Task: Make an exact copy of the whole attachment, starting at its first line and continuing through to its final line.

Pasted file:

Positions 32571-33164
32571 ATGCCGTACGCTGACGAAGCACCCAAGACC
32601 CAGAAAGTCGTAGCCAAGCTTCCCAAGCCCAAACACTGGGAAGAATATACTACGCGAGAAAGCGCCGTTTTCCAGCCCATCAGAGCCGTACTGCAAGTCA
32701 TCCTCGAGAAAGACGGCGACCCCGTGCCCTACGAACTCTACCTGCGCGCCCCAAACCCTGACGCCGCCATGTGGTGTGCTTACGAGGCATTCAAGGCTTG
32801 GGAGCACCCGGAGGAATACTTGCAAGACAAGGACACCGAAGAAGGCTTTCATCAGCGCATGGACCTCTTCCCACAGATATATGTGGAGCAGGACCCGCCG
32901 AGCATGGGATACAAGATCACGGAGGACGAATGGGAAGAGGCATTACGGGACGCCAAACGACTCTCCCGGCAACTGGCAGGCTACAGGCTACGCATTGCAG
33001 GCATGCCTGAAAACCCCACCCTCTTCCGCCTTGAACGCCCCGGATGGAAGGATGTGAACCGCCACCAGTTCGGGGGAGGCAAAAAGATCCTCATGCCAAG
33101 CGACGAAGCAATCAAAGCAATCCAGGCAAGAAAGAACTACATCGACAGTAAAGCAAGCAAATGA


Positions 32571-33164
32571 ATGCCGTACGCTGACGAAGCACCCAAGACC
32601 CAGAAAGTCGTAGCCAAGCTTCCCAAGCCCAAACACTGGGAAGAATATACTACGCGAGAAAGCGCCGTTTTCCAGCCCATCAGAGCCGTACTGCAAGTCA
32701 TCCTCGAGAAAGACGGCGACCCCGTGCCCTACGAACTCTACCTGCGCGCCCCAAACCCTGACGCCGCCATGTGGTGTGCTTACGAGGCATTCAAGGCTTG
32801 GGAGCACCCGGAGGAATACTTGCAAGACAAGGACACCGAAGAAGGCTTTCATCAGCGCATGGACCTCTTCCCACAGATATATGTGGAGCAGGACCCGCCG
32901 AGCATGGGATACAAGATCACGGAGGACGAATGGGAAGAGGCATTACGGGACGCCAAACGACTCTCCCGGCAACTGGCAGGCTACAGGCTACGCATTGCAG
33001 GCATGCCTGAAAACCCCACCCTCTTCCGCCTTGAACGCCCCGGATGGAAGGATGTGAACCGCCACCAGTTCGGGGGAGGCAAAAAGATCCTCATGCCAAG
33101 CGACGAAGCAATCAAAGCAATCCAGGCAAGAAAGAACTACATCGACAGTAAAGCAAGCAAATGA